Generation of reactive oxygen species contributes to the development of carbon black cytotoxicity to vascular cells

Carbon black, a particulate form of pure elemental carbon, is an industrial chemical with the high potential of occupational exposure. Although the relationship between exposure to particulate matters (PM) and cardiovascular diseases is well established, the cardiovascular risk of carbon black has not been characterised clearly. In this study, the cytotoxicity of carbon black to vascular smooth muscle and endothelial cells were examined to investigate the potential vascular toxicity of carbon black. Carbon black (with distinct particle size, N330 36 nm) and (primary size, 28 350 nm) were treated to A-10, rat N990 (250 aortic smooth muscle cells and human umbilical vein endothelial cell line), ECV304, and cell viability was assessed by lactate dehydrogenase (LDH) leakage assay. Treatment of carbon black N990 resulted in the significant reduction of viability in A-10 cells at 100 íg/mL, the highest concentration tested, while N330 failed to cause cell death. Cytotoxicity to ECV304 cells was induced only by N330 at higher concentration 200 íg/mL, suggesting that ECV304 cells were relatively resistant to carbon black. Treatment of 100 íg/mL N990 led to the elevation of reactive oxygen species (ROS) detected by dichlorodihydrofluorescein (DCF) in A-10 cells. Pre-treatment of antioxidants, N-acetylcysteine (NAC) and sulforaphane restored decreased viability of N990-treated A-10 cells, and N-acetylcysteine, but not sulforaphane, attenuated N990-induced ROS generation in A-10 cells. Taken together, present study shows that carbon black is cytotoxic to vascular cells, and the generation of reactive oxygen contributes to the development of cytotoxicity. ROS scavenging antioxidant could be a potential strategy to attenuate the toxicity induced by carbon black exposure.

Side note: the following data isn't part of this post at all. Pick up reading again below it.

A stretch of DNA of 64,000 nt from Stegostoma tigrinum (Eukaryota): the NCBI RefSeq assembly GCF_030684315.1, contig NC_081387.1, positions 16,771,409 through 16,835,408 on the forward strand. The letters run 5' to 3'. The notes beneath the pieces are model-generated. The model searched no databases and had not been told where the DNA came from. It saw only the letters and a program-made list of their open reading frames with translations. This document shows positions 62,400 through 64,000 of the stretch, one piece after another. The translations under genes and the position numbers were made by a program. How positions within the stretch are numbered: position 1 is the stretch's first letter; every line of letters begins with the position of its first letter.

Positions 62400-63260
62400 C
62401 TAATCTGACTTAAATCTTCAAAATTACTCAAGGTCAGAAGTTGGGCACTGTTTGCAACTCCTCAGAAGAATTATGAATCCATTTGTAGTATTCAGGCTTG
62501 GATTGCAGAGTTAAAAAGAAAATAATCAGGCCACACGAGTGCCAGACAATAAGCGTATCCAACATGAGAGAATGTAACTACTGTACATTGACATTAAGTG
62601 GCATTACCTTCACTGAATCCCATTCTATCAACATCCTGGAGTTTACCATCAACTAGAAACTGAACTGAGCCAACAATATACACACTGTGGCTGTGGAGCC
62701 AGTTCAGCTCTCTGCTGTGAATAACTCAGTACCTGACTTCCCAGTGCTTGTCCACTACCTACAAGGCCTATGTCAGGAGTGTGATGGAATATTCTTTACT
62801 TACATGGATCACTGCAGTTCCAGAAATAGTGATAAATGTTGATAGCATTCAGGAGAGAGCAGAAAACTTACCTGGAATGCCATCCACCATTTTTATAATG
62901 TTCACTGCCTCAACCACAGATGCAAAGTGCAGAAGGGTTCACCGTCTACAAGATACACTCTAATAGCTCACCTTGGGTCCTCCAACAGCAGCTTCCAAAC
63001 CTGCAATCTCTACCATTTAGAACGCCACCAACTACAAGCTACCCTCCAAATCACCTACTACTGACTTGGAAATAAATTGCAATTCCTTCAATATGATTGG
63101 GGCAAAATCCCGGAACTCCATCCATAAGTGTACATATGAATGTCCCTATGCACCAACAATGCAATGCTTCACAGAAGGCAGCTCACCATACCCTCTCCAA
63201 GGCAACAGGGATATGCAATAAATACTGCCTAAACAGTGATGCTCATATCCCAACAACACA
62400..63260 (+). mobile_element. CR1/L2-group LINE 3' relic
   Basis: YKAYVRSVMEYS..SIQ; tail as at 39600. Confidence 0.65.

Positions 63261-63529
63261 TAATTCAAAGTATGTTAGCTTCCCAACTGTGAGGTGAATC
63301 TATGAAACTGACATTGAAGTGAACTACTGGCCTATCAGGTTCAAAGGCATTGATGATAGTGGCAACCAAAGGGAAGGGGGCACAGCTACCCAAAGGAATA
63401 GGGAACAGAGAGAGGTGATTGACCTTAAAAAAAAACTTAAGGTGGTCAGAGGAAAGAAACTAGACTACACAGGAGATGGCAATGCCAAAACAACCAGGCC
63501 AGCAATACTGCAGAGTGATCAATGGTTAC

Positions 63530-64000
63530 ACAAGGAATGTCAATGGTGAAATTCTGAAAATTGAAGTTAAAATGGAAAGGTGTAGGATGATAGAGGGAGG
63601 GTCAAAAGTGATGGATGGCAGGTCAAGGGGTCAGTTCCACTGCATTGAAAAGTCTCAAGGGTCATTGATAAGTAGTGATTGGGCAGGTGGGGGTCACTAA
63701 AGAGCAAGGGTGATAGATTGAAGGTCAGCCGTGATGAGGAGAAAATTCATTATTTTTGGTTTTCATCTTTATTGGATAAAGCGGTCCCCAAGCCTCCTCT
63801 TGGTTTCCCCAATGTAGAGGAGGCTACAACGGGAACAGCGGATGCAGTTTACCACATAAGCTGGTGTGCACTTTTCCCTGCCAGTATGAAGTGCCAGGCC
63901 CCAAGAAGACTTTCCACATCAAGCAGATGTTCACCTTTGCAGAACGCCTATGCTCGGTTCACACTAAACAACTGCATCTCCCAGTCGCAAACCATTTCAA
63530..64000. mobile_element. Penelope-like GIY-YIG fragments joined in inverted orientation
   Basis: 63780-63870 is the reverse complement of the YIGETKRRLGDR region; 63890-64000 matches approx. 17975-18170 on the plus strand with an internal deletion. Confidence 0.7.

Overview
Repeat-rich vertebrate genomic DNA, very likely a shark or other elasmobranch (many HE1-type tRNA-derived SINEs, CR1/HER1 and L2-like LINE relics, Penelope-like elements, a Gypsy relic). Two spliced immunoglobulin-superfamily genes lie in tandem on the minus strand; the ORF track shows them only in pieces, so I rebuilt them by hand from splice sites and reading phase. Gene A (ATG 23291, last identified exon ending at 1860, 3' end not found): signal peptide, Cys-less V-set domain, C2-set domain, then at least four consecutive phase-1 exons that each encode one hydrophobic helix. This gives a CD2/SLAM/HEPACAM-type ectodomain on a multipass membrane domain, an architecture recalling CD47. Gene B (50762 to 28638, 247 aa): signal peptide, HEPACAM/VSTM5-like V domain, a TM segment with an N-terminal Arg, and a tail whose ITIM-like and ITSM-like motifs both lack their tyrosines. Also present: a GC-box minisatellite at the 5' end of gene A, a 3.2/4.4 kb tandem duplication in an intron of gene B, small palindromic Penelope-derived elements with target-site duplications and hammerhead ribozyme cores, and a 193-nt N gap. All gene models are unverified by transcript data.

Authors: Lee, Jong Gwan; Noh, Won Jun; Kim, Hwa; Lee, Moo-Yeol ;Full Source: Toxicological Research 2011, 27(3), 161-166 (English) ;